- The mechanic from Essex was utterly gripped by the notion he was a ghost
- The father of two’s injuries in the crash included a broken back and pelvis
- It was only after 18 months of being plagued by symptoms that he learned he wasn’t going mad — he was in the grip of a delusion called Cotard’s syndrome
After a horrific motorcycle accident, Warren McKinlay, 35, was convinced he was dead. He didn’t think he had gone to heaven. He believed he was marooned on Earth as a walking corpse.
The mechanic, former soldier and father of two from Braintree, Essex, was utterly gripped by the notion he was a ghost.
‘I genuinely believed I’d died in the crash, but for some reason my spirit hadn’t moved on. I refused to eat because there was no point,’ he says. ‘I’d sit for hours in a room refusing to talk to anyone.’
Cotard’s syndrome is the result of dysfunction in two areas of the brain
Warren’s injuries in the crash included a broken back and pelvis. Unbeknown to him, he had also sustained an injury to his brain when his head smashed against a tree.
It was only after 18 months of being plagued by symptoms that he learned he wasn’t going mad — he was in the grip of a delusion called Cotard’s syndrome.
A delusion is usually a false belief that someone thinks is true — even if logically it doesn’t make sense or if experience shows it can’t be real.
There is a wide range of them. One leaves people convinced their loved ones have been replaced by impostors. Another convinces people that everyone they meet is actually the same person. These aren’t all mental illnesses, per se — instead they are often the result of injury or disease.
Cotard’s syndrome is the result of dysfunction in two areas of the brain that process our sense of reality: the fusiform gyrus, which recognises faces, and the amygdala, which regulates emotions.
Patients genuinely believe they are deceased or that parts of their body no longer exist.
Other delusions include Capgras syndrome, says Dr Trevor Turner, a consultant psychiatrist at the East London NHS Foundation Trust.
Patients are convinced that identical looking impostors have replaced close acquaintances such as spouses and close relations.
It tends to affect people who have suffered a brain injury, are developing dementia or who have schizophrenia.
In one case, a 40-year-old woman named Mary was referred to psychiatrists after claiming on numerous occasions that her nine-year-old daughter had been taken and replaced by an impostor. One day, she arrived at her daughter’s school, but refused to pick her up, screaming: ‘Give me my real daughter; I know what you’ve done.’
When no form of treatment helped Mary, social services sadly had to put her daughter in care.
One of the earliest medically recorded delusory illnesses — glass delusions — is, according to reports, making a comeback. Patients believe themselves to be made of glass and in mortal danger of shattering.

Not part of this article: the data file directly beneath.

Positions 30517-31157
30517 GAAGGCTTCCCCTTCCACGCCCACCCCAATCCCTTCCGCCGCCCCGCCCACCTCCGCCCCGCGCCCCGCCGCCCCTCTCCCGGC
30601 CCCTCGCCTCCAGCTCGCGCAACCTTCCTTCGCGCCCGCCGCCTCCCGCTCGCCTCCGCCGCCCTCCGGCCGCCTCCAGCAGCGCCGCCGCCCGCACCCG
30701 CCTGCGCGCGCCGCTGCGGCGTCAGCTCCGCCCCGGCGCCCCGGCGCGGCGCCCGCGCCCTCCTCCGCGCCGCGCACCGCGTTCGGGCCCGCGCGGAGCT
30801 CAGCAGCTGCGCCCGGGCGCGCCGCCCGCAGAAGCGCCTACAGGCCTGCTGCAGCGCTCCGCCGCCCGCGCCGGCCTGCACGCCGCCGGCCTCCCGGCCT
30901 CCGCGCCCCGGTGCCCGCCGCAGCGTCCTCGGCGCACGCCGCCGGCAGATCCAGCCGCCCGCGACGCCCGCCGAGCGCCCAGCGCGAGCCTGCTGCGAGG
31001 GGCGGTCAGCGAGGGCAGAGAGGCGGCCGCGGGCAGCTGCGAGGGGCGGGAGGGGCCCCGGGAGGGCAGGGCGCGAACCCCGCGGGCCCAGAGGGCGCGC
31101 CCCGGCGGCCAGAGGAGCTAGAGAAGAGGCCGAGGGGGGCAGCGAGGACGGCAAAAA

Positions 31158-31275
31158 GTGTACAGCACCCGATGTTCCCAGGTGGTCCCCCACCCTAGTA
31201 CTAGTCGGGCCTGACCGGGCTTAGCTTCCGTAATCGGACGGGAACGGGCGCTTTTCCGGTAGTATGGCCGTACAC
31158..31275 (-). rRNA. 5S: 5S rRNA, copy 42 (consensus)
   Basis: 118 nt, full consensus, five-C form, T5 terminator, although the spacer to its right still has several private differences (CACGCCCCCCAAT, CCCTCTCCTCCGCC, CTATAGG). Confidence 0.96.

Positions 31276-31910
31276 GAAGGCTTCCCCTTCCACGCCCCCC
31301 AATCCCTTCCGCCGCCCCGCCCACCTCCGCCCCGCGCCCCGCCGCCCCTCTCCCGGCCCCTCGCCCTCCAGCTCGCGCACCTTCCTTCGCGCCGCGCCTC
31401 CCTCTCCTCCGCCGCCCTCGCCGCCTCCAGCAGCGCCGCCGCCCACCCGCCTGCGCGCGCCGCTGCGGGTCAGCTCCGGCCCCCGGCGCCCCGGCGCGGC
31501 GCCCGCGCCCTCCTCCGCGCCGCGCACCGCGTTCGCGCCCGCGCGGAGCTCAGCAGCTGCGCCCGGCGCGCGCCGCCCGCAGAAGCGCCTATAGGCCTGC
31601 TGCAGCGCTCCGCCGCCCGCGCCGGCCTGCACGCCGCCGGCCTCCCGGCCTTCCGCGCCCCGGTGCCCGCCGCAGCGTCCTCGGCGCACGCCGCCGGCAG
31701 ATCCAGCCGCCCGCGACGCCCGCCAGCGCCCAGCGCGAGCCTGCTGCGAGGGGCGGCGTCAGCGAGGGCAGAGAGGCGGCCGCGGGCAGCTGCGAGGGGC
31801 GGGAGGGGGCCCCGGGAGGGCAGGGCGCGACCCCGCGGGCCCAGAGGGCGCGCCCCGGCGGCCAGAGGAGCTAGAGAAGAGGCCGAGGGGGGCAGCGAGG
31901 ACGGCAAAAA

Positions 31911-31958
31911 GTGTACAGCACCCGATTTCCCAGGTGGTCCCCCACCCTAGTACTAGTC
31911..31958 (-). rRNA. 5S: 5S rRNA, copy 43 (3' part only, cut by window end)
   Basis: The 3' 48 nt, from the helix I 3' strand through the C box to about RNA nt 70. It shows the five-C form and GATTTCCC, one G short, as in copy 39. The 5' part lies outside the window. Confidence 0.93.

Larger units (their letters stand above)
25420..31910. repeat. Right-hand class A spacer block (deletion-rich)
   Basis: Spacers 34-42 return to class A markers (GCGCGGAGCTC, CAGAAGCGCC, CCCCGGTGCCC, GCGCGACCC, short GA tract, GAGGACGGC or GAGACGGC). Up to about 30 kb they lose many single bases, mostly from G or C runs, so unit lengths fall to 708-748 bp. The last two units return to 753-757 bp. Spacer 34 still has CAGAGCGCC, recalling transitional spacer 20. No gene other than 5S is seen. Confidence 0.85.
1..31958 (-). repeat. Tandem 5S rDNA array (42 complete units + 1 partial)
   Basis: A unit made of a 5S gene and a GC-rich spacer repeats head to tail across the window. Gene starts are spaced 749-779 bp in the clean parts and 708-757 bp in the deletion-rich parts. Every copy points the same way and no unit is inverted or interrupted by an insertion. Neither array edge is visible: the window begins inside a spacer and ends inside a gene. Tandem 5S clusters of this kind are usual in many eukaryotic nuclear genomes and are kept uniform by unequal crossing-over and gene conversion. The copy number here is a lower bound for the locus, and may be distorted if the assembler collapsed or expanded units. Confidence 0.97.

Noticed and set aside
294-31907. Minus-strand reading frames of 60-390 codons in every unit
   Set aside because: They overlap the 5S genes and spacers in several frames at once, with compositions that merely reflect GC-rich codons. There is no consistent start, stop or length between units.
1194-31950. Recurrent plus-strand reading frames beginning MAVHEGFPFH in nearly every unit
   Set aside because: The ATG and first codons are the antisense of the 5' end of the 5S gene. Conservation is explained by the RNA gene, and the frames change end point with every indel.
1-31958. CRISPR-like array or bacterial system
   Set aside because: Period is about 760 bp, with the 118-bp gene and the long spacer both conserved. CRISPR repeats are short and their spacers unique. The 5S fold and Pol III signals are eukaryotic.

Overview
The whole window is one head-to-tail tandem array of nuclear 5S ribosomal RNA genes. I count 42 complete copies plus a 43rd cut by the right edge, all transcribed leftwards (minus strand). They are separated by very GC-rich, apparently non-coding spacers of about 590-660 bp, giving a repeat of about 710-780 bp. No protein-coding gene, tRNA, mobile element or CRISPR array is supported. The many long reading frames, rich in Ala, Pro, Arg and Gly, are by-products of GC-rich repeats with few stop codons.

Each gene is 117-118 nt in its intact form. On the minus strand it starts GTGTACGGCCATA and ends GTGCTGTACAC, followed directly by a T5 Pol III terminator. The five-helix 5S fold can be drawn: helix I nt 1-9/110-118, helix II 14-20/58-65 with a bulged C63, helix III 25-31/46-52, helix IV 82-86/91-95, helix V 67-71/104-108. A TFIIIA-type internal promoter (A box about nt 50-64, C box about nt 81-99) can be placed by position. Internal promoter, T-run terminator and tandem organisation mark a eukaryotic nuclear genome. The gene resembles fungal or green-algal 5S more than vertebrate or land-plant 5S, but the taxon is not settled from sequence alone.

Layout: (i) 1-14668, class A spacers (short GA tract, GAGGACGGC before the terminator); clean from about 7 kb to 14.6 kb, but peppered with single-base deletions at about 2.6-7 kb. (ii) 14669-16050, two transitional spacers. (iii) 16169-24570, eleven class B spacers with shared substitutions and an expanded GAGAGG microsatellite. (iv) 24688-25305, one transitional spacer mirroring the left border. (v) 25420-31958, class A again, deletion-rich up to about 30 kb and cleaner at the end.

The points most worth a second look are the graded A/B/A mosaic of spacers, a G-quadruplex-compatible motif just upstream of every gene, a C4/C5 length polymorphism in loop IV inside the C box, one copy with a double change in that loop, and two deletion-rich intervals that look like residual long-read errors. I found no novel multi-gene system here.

Patients with the condition believe they are deceased
First described in the 15th century, Charles VI of France was an early sufferer. However, Professor Edward Shorter, a medical historian from the University of Toronto, says the novelty of clear glass in medieval Europe is key to the disorder — people thought it had magical properties.
Meanwhile, epileptic seizures can trigger gender delusion. The first reported case involved a 37-year-old woman in Germany in 2006. She told doctors that during epileptic fits she felt her voice becoming husky and her arms growing muscular and hairy.
‘The patient never experienced a similar phenomenon outside the seizures,’ neuroscientist Burkhard Kasper wrote in the journal Epilepsy & Behaviour. Scans revealed a benign tumour next to her right amygdala — which is also thought to regulate our feelings of personal identity.
Dr Kasper said the tumour was not a threat and treatment with anti-epileptic drug carbamazepine stopped the delusions recurring.
Another example is Anton’s syndrome, which causes people to hold a belief that defies all logic: they have become blind, but are adamant they can see. It usually occurs after a stroke or head injury that robs patients of their sight.
No one knows why this delusion occurs. It may be that the permanently visual region of the brain still sends out confused electrical messages. In response, the brain makes up images — convincing the patient they can see.
Psychiatric delusions may be treated with antidepressants, anti-psychotic drugs and mood-stabilising drugs.
The breakthrough for Warren McKinlay came during specialist treatment at the Headley Court military rehabilitation centre in Surrey in 2007.
There, he encountered another patient with Cotard’s syndrome.
‘He had come to the conclusion he was such a different person that the old him was dead. So he started again with a new identity,’ says Warren.
‘Talking through it and seeing how he came to terms with it helped me with what I’d gone through. With therapists, I was able to move on and live again.’